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Title: Removal of Carbon Tetrachloride from a Layered Porous Medium by Means of Soil Vapor Extraction Enhanced by Desiccation and Water Table Reduction

Abstract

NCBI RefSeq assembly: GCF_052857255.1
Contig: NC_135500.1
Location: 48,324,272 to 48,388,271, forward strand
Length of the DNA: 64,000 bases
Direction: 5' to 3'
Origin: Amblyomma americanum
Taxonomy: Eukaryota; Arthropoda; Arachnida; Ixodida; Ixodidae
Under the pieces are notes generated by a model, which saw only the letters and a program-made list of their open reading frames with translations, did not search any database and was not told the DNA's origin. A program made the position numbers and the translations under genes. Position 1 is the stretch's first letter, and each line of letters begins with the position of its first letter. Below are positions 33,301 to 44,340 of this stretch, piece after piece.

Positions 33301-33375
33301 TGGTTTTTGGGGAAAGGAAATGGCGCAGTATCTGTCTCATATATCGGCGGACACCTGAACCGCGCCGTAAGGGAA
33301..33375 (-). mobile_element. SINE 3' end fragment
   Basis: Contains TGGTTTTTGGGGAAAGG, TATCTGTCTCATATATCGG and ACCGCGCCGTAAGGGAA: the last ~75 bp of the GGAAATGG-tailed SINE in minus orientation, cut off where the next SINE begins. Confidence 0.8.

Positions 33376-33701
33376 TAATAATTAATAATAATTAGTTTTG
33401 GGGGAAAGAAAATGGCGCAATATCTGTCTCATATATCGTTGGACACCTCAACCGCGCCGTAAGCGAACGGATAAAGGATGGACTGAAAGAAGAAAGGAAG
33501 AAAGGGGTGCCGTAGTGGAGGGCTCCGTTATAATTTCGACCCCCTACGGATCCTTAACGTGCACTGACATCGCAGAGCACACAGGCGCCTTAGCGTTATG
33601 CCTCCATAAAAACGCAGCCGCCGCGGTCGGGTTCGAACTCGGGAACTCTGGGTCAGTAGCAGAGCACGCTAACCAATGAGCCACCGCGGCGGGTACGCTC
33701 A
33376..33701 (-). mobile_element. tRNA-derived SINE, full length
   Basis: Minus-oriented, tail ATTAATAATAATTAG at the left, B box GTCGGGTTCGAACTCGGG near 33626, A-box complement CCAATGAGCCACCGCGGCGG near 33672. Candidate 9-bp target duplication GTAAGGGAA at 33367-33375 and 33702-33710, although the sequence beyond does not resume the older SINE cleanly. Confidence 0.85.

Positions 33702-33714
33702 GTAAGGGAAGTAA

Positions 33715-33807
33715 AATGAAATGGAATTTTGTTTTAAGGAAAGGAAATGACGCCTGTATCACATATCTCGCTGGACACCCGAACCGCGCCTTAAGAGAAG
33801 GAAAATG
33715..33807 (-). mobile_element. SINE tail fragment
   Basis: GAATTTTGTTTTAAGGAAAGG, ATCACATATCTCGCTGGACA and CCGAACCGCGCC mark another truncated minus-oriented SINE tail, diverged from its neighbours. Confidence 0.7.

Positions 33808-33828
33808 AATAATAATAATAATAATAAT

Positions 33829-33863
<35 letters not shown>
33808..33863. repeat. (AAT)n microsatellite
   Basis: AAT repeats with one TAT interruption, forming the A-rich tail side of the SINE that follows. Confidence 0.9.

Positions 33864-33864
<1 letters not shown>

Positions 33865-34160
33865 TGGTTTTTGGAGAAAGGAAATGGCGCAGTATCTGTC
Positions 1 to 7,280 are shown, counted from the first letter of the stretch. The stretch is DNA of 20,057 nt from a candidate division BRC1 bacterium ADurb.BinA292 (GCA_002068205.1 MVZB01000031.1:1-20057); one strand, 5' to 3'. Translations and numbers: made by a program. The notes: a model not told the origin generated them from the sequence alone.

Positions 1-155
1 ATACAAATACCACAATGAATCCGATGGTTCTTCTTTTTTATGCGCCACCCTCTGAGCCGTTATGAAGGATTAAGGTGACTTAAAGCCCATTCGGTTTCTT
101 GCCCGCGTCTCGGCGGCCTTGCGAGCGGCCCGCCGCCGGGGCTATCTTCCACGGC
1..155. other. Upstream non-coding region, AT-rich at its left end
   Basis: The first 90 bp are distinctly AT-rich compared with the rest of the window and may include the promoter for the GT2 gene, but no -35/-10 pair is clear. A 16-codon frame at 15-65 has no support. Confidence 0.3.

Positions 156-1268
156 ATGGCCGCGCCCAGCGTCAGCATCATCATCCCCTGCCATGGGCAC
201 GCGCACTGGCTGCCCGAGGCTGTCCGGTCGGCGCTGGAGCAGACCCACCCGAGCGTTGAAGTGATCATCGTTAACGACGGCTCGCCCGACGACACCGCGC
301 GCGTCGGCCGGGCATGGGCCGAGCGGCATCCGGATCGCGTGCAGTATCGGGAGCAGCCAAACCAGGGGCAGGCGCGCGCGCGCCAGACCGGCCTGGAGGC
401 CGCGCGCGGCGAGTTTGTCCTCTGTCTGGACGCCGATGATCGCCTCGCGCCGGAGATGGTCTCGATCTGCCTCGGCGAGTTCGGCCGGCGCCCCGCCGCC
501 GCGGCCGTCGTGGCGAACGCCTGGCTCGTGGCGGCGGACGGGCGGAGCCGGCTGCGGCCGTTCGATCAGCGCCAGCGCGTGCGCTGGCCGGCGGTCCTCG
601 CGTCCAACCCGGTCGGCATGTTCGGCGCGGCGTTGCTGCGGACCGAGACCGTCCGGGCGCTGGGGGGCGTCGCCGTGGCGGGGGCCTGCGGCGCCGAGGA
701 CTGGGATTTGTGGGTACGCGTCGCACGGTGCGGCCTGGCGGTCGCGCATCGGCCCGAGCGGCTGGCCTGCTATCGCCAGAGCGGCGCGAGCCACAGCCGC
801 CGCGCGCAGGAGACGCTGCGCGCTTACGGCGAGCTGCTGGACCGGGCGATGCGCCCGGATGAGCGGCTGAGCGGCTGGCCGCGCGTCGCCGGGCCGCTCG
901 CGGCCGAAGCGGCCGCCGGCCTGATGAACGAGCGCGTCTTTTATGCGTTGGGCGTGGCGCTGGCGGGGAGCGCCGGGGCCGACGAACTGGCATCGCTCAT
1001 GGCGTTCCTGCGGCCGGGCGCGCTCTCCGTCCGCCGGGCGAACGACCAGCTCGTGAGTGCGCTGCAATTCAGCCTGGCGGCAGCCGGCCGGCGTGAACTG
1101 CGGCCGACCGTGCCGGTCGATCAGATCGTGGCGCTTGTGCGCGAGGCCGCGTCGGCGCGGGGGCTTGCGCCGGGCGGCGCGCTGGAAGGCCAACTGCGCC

A two-dimensional flow cell experiment was conducted to study the removal of the carbon tetrachloride component of a DNAPL mixture from a layered porous medium through soil vapor extraction (SVE) with moist and dry air. A dual-energy gamma radiation system was used at various times to non-intrusively determine fluid saturations. The mixture, which contained the volatile organic carbon tetrachloride, mimics the DNAPL disposed at the Hanford Site in Washington State. The flow cell, which is 100 cm long, 75 cm high and 5.5 cm wide, was packed with two sloped coarse sand and two sloped silt layers in an otherwise uniform matrix of medium-grained sand. A V-shaped fine sand layer was placed at the bottom of the flow cell to prevent DNAPL from exiting the flow cell. The water table was located 2 cm from the bottom, creating variably saturated conditions. A 500-mL spill was introduced at the top of the flow cell from a small source area. It was observed that the DNAPL largely by-passed the silt layers but easily moved into the coarse sand layers. Residual DNAPL was formed in the medium-grained sand matrix. The DNAPL caused a distinct reduction of the capillary fringe. Most of the DNAPLmore » ended up in a pool on top of the V-shaped fine sand. Through four treatments with moist air soil vapor extraction, most residual carbon tetrachloride was removed from the medium-grained matrix and the coarse sand layers. However, soil vapor extraction with moist air was not able to remove the carbon tetrachloride from the silt layers and the pool. Through a water table reduction and subsequent soil vapor extraction with dry air, the carbon tetrachloride in the silt layers and the pool was effectively removed. Based on gamma measurements and carbon tetrachloride vapor concentration data, it was estimated that after the final remediation treatment, almost 90% of the total mass was removed.« less